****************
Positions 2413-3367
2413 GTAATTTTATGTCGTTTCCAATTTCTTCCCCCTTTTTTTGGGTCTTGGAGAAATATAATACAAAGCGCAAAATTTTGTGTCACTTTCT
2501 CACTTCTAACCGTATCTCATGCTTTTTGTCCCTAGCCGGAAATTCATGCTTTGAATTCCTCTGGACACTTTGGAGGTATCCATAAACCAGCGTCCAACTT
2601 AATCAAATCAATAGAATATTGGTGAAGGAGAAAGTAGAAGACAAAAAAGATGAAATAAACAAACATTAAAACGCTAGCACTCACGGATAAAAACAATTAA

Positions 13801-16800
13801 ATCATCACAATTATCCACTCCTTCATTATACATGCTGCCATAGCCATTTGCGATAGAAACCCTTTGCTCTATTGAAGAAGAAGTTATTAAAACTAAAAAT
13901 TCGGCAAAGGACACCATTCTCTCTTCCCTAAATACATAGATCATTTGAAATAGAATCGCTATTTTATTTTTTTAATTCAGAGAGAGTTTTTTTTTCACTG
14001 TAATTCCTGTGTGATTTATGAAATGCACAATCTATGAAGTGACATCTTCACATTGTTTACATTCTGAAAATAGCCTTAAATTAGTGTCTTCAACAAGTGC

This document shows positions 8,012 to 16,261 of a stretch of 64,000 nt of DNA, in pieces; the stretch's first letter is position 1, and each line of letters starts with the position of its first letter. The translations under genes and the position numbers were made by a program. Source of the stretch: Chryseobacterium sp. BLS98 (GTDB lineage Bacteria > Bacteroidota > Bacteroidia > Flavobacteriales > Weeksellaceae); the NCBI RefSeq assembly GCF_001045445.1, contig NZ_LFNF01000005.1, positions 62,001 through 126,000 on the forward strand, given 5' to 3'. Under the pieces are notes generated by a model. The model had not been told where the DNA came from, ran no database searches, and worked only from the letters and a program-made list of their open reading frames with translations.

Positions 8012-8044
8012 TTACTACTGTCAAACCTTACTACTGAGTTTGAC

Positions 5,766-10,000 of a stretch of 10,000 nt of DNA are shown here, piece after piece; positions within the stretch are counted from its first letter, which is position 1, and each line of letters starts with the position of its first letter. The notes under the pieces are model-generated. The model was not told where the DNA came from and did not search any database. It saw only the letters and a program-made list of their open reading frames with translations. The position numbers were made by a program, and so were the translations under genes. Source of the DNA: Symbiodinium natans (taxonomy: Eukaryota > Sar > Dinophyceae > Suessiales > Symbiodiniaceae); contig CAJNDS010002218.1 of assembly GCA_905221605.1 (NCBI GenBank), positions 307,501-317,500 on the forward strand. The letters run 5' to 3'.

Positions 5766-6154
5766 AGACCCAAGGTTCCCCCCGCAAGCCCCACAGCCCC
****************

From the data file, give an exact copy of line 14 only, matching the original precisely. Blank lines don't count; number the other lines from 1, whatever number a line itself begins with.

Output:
5766 AGACCCAAGGTTCCCCCCGCAAGCCCCACAGCCCC